The Vilama (8.41 mya old) and Guacha (5.65 mya old) ignimbrites underlie the volcano and crop out in the Quetena River valley. The Vilama lavas (4 mya old) are found southwest of Uturuncu and are partly buried by the volcano. The crust in the region is about 65 kilometres (40 mi) thick.
Volcanic activity in the area occurred between 15 and 10 mya ago. Cerro San Antonio, a Miocene volcano with a westward-opening collapse scar, lies just north of Uturuncu. It is heavily eroded and 3 mya old. Other volcanoes from east counterclockwise to west are the Cerro Panizos caldera, Cerro Lípez, Suni K'ira and Quetena volcanoes as well as many more minor volcanic centres. Many of them formed along northwest–southeast trending lineaments such as the Lipez-Coranzuli and Pastos Grandes-Cojina lineament that passes through Uturuncu.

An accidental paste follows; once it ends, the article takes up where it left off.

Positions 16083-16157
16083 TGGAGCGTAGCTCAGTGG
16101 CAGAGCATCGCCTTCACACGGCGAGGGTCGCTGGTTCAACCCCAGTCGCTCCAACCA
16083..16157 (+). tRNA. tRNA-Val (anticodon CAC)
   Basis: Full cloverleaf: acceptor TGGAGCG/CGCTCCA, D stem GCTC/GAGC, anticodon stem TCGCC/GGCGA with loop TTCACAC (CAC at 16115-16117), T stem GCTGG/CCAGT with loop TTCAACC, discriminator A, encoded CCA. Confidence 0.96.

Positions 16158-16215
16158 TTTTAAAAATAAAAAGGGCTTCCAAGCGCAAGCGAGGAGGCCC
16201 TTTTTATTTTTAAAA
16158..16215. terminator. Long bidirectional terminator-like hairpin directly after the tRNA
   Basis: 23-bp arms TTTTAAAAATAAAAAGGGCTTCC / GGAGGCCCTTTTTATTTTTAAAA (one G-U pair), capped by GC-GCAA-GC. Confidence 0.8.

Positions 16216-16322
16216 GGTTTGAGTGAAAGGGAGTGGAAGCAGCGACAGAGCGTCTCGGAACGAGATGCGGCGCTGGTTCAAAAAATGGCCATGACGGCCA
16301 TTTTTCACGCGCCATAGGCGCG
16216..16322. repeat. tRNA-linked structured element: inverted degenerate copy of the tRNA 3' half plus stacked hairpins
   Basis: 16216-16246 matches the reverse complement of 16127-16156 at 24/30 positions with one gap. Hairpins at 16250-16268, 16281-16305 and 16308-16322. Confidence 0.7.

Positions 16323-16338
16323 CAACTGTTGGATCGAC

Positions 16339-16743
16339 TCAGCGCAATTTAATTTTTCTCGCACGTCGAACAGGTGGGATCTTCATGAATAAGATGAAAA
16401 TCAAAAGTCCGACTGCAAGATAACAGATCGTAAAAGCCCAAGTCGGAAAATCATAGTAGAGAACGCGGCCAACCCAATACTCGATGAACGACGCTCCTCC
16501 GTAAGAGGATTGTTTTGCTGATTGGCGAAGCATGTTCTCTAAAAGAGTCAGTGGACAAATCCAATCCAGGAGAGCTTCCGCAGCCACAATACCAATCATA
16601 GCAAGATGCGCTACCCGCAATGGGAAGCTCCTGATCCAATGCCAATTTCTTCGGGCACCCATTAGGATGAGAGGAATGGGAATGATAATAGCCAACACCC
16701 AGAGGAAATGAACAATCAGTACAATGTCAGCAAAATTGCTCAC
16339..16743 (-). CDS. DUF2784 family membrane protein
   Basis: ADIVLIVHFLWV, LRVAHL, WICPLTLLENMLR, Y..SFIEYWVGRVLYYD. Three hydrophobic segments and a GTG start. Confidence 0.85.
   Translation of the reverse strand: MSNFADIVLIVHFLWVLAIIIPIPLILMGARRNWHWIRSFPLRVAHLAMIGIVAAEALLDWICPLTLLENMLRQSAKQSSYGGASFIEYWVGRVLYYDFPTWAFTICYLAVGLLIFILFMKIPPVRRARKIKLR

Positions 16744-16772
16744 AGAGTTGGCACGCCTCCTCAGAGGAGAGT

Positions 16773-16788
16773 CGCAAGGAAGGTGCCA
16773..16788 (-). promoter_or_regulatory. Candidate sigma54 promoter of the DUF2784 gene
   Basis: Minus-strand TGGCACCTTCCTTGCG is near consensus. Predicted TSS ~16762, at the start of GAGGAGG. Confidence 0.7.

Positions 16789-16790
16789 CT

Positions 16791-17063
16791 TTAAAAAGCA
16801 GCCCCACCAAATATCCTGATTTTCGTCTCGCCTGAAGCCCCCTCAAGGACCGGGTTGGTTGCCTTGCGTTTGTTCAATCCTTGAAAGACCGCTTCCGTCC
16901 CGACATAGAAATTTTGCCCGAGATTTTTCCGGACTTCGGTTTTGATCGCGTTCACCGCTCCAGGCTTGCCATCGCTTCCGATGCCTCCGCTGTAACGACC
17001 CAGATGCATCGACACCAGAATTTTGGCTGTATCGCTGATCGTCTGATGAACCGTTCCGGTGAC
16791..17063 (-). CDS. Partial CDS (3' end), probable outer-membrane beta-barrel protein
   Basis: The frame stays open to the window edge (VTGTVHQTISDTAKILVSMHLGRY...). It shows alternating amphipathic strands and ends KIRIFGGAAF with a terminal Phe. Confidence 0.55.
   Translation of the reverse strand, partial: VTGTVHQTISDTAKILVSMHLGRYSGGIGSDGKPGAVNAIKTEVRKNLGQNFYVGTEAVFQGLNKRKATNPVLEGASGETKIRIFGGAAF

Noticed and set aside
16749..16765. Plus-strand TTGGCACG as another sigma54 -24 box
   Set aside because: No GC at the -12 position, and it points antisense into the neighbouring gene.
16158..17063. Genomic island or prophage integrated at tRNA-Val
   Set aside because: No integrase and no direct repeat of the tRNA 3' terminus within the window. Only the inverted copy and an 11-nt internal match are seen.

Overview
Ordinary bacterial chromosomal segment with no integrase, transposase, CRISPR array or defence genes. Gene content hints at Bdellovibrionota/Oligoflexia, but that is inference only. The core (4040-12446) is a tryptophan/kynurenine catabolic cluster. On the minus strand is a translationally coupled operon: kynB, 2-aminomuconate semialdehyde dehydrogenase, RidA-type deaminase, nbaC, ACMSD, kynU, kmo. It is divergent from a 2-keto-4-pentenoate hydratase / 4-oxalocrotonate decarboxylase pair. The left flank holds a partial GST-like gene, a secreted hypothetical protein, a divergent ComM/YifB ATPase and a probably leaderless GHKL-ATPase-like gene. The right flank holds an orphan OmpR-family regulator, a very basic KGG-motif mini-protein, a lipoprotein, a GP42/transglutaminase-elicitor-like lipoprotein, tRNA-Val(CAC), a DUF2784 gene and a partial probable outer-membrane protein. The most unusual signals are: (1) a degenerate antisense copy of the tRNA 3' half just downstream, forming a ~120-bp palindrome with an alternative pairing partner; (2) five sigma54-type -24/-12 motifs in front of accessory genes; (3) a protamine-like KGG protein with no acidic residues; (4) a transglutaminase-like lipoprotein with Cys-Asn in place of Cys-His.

Geologic history and Altiplano–Puna volcanic complex
The geological history of the region is complex. After subduction commenced in the Jurassic, 26 mya ago the breakup of the Farallon Plate into the Cocos Plate and the Nazca Plate was accompanied by an increased subduction rate and the onset of the Andean Orogeny. This subduction process at first involved a relatively flat descent of the Nazca Plate until 12 mya ago, after which it steepened. The Altiplano–Puna volcanic complex formed beginning 10 mya ago, with a volcanic flare-up occurring during the Miocene.